The number of Alabama farmers shipping grass here dropped and the number of Georgia sod farmers grew, according the president of a sod company near Newnan. “Please do not …

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What’s your take on the job market?

Economists were expecting better numbers this morning than a 9.8 percent unemployment rate for November and just 39,000 additional jobs on nonfarm payrolls.

In fact, it’s the highest U.S. jobless rate since April.

What has been your experience in the job market lately? Still really tough or are you seeing a little improvement, which is what economists had been predicting?

If you are working, is your company talking about hiring again? When?

- Henry Unger, The Biz Beat

For instant updates, follow me on Twitter.

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What are you willing to give up to reduce the federal debt?

What are you willing to live without?

To reduce the ballooning federal debt, some metro Atlantans say they are willing to make a sacrifice, AJC staffers Craig Schneider and Katie Leslie report.

Others do not support cuts that would directly impact their families.

How about you? Willing to tolerate Social Security or Medicare cuts, or live without a mortgage deduction?

Or do you think you’ve already paid too high a price in this weak economy? If you’re not willing to sacrifice, what is your answer to reducing the debt?

- Henry Unger, The Biz Beat

For instant updates, follow me on Twitter.

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Power Breakfast: Coke CEO bullish on economy, heating homes, port, Hooters, T-Mobile, tax cuts

Coke CEO Muhtar Kent said unfavorable tax rates on foreign profits and low national investments in education and entrepreneurship in the United States worry him, AJC staffer Bob Keefe reports.

But Kent, who spoke Thursday at the National Press Club in Washington, made it clear he’s very bullish on the U.S. economy, Keefe writes.

“Our darkest days have passed,” he said. “We’re beginning to see the first rays of light through that long, dark tunnel.”

He pointed out that the volume of Coca-Cola’s beverage sales has grown for two straight quarters in North America — the first time that has happened in five years, Keefe reports.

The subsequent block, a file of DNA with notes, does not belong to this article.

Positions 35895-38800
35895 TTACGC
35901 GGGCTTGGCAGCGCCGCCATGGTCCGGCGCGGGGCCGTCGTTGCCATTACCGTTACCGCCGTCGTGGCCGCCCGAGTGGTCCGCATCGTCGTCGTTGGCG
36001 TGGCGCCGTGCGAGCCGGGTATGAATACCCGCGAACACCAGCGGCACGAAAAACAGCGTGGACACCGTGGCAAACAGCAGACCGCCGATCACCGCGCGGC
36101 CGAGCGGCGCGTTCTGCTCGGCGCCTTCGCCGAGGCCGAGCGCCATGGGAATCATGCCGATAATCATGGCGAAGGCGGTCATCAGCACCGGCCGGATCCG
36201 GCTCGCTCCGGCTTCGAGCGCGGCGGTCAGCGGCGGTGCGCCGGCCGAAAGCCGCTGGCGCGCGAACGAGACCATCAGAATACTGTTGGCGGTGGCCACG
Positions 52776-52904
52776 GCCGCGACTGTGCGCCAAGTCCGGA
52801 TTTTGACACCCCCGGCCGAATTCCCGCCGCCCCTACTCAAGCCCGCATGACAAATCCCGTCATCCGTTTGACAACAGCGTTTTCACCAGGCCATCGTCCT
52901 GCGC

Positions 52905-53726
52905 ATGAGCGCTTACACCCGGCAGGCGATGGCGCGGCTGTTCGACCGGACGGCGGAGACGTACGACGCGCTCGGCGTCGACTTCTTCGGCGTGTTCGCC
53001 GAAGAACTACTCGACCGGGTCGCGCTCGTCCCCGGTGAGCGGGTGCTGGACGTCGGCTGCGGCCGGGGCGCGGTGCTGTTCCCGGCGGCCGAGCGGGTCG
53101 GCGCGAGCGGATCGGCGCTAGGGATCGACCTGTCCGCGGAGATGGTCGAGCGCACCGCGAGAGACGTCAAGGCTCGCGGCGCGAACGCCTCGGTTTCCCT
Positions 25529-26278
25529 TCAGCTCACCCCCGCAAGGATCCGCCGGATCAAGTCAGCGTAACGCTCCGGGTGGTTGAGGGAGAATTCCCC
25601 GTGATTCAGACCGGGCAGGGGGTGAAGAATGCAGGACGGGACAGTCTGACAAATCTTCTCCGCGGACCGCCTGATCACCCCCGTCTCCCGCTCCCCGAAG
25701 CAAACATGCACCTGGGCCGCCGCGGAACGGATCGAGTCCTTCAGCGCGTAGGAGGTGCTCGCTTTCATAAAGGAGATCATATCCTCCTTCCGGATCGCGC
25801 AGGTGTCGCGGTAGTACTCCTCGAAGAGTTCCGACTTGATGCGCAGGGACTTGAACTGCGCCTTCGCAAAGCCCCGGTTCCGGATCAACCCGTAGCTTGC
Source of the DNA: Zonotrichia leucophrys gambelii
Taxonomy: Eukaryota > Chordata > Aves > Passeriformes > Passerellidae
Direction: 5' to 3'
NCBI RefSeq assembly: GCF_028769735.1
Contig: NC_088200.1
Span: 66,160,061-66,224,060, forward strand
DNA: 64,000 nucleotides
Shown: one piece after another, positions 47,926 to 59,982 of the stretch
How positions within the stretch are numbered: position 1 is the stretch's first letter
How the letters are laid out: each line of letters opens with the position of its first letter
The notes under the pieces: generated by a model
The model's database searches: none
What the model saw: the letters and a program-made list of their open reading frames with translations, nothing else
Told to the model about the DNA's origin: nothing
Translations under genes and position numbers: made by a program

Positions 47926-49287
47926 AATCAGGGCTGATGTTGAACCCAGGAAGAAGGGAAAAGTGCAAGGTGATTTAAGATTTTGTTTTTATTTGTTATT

The company’s $12 billion purchase of its biggest bottling company, Coca-Cola Enterprises, and a $115 million expansion of a citrus processing plant in Florida earlier this year, he added, are evidence that the company feels good about the direction of the economy.

“Our bullishness on America is not some form of blind optimism,” Kent said. “There …

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Market timing is an illusion

I was struck yesterday by a key investment principle that sometimes comes under attack by so-called “experts” who think they can time the stock market.

All of a sudden, after nearly two weeks of losses, the Dow Jones industrial average soars 250 points — closing more than 2 percent higher Wednesday.

What’s going to happen today? And what about Friday when the unemployment report comes out?

After nearly 30 years as a business journalist, I can say without equivocation that I don’t have a clue. And I don’t know who does.

Most of the gains in the stock market in any one year are made in 10 or 20 particular days, according to several studies I’ve read over the years. But picking those specific days out of 365 is impossible, in my view.

If you’re in the market, please beware of “timing strategies” and “experts.” There are not a lot of Warren Buffetts running around among market timers.

- Henry Unger, The Biz Beat

For instant updates, follow me on …

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Power Breakfast: Ga. manufacturers bullish, airport runway, foreclosures, Gwinnett budget, auto sales, online privacy

Georgia’s manufacturers have turned bullish on the economy, writes AJC reporter Dan Chapman.

After four months of declines, the Purchasing Managers Index, a barometer of the state’s manufacturing health released by Kennesaw State University, jumped six points in November indicating that factories are revving up production, Chapman writes.

Orders for manufactured goods rose a striking 11.3 percent. Manufacturers also plan to hire more workers, the survey shows.

“The numbers are moving in the right direction for a change,” said Don Sabbarese, director of the university’s Econometric Center. But “it is not clear whether or not November’s improvement will continue.”

Nearly half of the purchasing managers, though, expect higher levels of production over the next three to six months, Chapman reports.

The confidence expressed by Georgia’s manufacturers was echoed, largely, by the Federal Reserve’s so-called Beige Book, Chapman writes. The report shows that …